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Looking back at Slava Voynov's Stanley Cup trek to Russia

September 13, 2012|By Austin Knoblauch
  • Kings defenseman Slava Voynov slaps down a shot during Game 2 of the Western Conference finals against the Phoenix Coyotes in May.
Kings defenseman Slava Voynov slaps down a shot during Game 2 of the Western… (Gina Ferazzi / Los Angeles…)

As the Kings' summer of Stanley quickly morphs into the NHL's season of labor discontent, now is a good time to look back on the most far-flung travel the Stanley Cup made following the team's diaspora from L.A. in June.

Defenseman Slava Voynov was the first Kings player to take the Cup to his hometown -- a long haul of 6,200 miles to Chelyabinsk, Russia, in July. It was the first time the Cup had ever visited the central Russian city of over a million people, some of whom were kind enough to greet Voynov in Pittsburgh Penguins jerseys (must be Evgeni Malkin territory).

Voynov made sure to take special care of the Cup during it's long journey -- he even buckled a seat belt around hockey's 34 1/2-pound holy grail as it followed a police escort around town.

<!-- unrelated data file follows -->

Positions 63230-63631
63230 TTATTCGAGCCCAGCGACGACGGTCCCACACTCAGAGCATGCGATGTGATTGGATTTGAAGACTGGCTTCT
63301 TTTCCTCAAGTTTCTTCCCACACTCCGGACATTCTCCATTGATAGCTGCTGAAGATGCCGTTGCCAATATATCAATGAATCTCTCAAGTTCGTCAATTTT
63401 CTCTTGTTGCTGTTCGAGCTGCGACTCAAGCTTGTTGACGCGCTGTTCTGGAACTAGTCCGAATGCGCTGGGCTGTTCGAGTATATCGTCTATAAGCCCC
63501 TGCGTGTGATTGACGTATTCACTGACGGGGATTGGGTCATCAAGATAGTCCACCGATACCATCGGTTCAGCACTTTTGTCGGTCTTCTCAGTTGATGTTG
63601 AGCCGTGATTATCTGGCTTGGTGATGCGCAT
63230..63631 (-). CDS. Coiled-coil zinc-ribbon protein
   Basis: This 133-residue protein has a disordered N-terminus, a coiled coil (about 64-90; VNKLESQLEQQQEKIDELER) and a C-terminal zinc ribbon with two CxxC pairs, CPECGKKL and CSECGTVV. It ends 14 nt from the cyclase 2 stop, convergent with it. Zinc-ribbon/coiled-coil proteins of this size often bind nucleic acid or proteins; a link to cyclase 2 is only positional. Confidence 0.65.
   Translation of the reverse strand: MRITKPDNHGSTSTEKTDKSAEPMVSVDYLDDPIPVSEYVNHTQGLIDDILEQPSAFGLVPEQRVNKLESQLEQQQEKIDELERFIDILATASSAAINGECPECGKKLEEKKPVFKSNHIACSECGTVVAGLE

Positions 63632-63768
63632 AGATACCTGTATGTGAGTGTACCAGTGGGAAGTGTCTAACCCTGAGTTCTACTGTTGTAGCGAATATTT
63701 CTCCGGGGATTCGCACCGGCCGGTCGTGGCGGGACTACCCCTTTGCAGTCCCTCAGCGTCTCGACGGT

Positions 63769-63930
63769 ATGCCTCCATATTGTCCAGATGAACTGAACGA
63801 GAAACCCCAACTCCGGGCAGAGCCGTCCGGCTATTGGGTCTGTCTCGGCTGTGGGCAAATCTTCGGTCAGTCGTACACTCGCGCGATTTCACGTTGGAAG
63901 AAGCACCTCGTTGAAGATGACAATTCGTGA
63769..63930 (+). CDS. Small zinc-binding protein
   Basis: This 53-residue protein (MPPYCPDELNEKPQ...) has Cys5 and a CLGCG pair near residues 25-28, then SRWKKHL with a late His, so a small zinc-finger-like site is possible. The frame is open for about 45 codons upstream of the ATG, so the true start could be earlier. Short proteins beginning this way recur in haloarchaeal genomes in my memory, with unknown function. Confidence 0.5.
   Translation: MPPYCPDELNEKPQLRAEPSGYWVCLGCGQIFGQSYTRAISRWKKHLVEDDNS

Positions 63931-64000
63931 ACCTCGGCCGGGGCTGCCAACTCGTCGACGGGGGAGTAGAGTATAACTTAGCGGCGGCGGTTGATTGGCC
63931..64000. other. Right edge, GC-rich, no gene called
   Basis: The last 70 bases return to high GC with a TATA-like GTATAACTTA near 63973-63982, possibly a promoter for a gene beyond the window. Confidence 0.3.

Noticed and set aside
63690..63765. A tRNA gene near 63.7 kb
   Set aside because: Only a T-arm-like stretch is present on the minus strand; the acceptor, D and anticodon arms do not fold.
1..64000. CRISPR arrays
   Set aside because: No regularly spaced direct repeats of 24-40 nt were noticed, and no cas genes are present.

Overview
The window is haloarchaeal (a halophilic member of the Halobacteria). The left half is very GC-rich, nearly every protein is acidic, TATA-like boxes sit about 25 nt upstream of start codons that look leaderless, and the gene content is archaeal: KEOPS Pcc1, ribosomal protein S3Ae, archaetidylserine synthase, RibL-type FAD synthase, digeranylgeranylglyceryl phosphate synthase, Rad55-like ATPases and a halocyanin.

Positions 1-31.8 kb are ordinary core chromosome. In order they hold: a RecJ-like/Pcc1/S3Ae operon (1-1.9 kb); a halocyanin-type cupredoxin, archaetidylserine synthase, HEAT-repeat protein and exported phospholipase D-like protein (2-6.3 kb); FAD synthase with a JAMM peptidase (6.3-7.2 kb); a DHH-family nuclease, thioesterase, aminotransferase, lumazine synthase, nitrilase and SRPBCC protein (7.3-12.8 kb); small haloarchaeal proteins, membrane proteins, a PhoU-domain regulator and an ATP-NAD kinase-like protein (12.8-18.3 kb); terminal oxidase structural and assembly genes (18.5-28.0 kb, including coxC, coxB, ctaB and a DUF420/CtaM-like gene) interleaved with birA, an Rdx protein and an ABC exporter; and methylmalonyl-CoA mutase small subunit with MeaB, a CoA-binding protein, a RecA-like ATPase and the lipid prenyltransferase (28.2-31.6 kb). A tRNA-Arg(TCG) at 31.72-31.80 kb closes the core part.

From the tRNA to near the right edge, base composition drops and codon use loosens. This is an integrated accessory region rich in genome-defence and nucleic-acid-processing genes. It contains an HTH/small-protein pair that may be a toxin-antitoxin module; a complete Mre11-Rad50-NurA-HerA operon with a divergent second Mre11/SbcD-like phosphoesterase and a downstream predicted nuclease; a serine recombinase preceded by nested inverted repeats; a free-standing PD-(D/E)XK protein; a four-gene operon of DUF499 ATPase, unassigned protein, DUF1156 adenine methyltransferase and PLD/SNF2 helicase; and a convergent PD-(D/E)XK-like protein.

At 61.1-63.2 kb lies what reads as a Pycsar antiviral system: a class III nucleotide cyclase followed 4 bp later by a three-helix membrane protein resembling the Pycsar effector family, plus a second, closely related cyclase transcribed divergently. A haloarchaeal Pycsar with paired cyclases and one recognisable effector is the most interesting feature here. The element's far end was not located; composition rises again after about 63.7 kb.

The 22-year-old then spent some quality time sharing the Cup with friends and family before heading to a local hockey rink to sign autographs for fans eager to see the iconic trophy.

With Voynov and the Kings becoming a well-known quantity in Chelyabinsk, maybe the team should think about playing a game there in the future.

They could play an exhibition game against Traktor Chelyabinsk of the Kontinental Hockey League (although those KHL teams sometimes are out to prove something) or lobby to play another NHL team. It might be worth it -- the last four teams to win the Stanley Cup started their championship seasons overseas.


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